Manchester City 1 Fulham 1: Maybe Mark Hughes harbours more indignation than we know at Roberto Mancini's appointment to the job he was not allowed to finish.
Maybe Mancini harbours more concern than we know about the distance left to travel. Either way, the antipathy between the two was all too evident last night as the Italian's half-hearted acceptance of a handshake prompted his predecessor to accuse him of a lack of grace.
Hughes's Fulham side had just compounded the sense that City are heading towards another anxious spring when he extended a hand and, when Mancini refused to look him in the eye on accepting it, he snatched it away. A diplomatic incident then played out, in which Mancini first accused Hughes of the same offence when his City side beat Fulham 4-1 at Craven Cottage in November. "I heard that he said something but I don't understand. He did the same in London. He should be happy he got a draw against us," he said.
It was petty fare from Mancini, who surrendered the high ground to Hughes. "It's probably my fault again but I'm a little bit old-fashioned," the Welshman contended. "I always think if you offer your hand, it should be accepted regardless of the circumstances. I had to offer my hand and do it with sincerity when my team was beaten 4-1 by Roberto's. On the day I was disappointed obviously but I acknowledged that his team was better and he deserved a handshake with sincerity. Maybe I misread it, but I just didn't think Roberto acknowledged the efforts of my team and how well we'd done today." And of Mancini's comments about Craven Cottage: "I don't recall doing that. I think he's incorrect."
The spat, which left Mancini's assistant David Platt running down the tunnel to play the peacemaker, occurred on the same patch of turf where Hughes ironically waved Arsène Wenger off down the tunnel after he has refused a hand when City put Arsenal out of the Carling Cup in December 2009, then insisting that the Frenchman "doesn't know how to behave."
The real point lay in Mancini's declaration to journalists that "these stupid things" were "probably the best thing in the match." City's performance was so stultifyingly flat that the anxiety beginning to creep around east Manchester is that another Champions League 'knock-out' game with Tottenham – who they face in mid-April – appears on the cards. City have taken five points from five Premier League games now and Mancini is yet to work out how to arrange the £165m of manpower purchased since Hughes left town. Carlos Tevez, a legacy of the Hughes era, is in throes of a dip in form in the past month and no one seems capable of filling the breach.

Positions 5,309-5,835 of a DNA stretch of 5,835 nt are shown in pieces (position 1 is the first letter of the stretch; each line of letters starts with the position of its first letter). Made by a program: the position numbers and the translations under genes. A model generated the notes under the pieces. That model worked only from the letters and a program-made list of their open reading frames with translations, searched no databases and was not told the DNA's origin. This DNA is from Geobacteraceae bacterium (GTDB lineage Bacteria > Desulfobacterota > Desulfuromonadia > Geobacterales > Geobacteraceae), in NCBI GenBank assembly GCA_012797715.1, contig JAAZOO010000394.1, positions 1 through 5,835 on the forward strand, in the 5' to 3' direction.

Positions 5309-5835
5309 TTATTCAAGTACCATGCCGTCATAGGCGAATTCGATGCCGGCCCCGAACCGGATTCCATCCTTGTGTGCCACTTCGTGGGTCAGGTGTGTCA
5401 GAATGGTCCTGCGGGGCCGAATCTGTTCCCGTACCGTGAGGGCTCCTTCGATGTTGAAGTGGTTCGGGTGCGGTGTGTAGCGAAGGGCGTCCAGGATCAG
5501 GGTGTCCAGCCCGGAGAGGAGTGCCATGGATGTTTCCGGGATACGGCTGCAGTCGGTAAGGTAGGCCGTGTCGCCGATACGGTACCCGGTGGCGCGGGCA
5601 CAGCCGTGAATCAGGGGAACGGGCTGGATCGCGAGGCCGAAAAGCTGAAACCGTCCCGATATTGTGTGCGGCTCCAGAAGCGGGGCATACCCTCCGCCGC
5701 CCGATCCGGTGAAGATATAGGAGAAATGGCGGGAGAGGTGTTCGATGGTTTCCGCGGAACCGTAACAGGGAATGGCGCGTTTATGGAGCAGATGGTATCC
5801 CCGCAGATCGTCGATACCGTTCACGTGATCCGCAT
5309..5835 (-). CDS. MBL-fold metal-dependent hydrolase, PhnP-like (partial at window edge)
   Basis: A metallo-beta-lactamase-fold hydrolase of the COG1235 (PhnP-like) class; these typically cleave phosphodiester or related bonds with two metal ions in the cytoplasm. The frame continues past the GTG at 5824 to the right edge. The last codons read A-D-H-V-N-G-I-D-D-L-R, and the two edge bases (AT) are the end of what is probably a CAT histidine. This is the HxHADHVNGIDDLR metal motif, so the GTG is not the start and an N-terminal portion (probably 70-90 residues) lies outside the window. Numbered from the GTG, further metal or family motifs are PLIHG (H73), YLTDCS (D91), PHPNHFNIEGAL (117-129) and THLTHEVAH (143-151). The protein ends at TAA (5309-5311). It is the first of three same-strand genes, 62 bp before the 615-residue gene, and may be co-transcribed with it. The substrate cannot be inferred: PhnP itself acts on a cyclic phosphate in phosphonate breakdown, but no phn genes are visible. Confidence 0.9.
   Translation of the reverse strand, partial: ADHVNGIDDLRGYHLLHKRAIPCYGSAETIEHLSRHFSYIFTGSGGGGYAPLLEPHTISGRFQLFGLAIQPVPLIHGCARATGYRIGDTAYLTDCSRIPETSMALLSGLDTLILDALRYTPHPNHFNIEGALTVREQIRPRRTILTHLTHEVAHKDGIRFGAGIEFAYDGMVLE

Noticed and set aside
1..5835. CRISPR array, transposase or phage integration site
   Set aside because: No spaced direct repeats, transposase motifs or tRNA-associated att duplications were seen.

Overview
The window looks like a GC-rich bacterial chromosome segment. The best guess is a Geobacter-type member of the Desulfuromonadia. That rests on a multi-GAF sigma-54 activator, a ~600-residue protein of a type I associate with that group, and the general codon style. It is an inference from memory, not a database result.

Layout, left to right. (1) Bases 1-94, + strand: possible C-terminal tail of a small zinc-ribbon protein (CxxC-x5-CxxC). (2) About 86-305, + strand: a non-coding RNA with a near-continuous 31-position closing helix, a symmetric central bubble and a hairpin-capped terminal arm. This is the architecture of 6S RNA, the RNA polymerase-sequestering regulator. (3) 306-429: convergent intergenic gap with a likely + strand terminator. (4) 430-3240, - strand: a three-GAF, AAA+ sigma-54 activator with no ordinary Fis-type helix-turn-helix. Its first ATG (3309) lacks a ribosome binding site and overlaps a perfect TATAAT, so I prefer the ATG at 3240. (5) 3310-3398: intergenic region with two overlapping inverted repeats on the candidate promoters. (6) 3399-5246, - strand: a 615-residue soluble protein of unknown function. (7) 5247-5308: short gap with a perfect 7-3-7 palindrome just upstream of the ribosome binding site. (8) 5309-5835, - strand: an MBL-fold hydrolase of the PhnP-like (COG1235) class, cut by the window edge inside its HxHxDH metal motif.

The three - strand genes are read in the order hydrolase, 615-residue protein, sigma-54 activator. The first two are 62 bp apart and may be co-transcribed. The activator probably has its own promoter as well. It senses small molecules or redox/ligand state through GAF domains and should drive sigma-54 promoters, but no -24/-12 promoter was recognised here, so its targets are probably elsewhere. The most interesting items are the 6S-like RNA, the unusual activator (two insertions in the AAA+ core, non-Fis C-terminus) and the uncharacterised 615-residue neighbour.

A week ago, Edin Dzeko seemed to be the ideal strike partner for the captain. Here, Mario Balotelli, starting on the left of a three-man line behind Dzeko, looked marginally better. His first-half goal certainly demonstrated why the City manager has such faith in him. A casual exchange of passes with Tevez and Balotelli was cutting past Danny Murphy into a shooting position. His spatial awareness was superb as, with minimal backlift, he thumped his ninth goal in 11 starts into the bottom left had corner of Mark Schwarzer's net.
There were brief flashes of inspiration after that – a fine second-half pass sent Tevez in for a shot which Schwarzer pushed aside – but Balotelli was more often frustrating and Manini was dissatisfied.
Asked if he was happy with Italian, he said: "No. He scored a good goal but I am not happy. He should play well. Better than today. For the strikers it is important to score. But strikers should also play for the team. Not just for Balotelli, for Carlos and Dzeko."
It was a strong rebuke, no doubt designed to provoke the same reaction that Mancini received from Adam Johnson when he publicly censured him earlier this season. Mancini has been frustrated by Balotelli for some weeks, considering his nonchalant response to a lingering knee injury to be unwelcome. The striker's yellow card for a needless trip on Damien Duff takes him to seven yellows and a red.
"Sometimes players can play badly," Mancini said. "You cannot always play well. But the attitude is always important. If you don't have a good attitude, it is difficult to play with three strikers. If you have three strikers on the pitch, they should work with the team, not only when we have the ball, but also when we lose it. Strikers should work with other players."
All of which explained why the hand he was offered may have not been that welcome. It had been a year and 70 days since Hughes last settled into a Manchester City dugout and there was certainly no local sentiment in the City reception for him. But the team ethic was apparent in the way Fulham responded to his team-talk. The visitors needed only three minutes after the interval to draw level, Andrew Johnson spinning past Aleksandr Kolarov to race on to Brede Hangeland's fine through ball and cross for Duff to strike home first time.
It means Hughes could depart with his head held high. Leaving Mancini behind with all the pressure, there might even have been a part of Hughes that reflected he was better off out of this place.
Booked: Man City Balotelli. Fulham Murphy, A Johnson.
Man of the match Murphy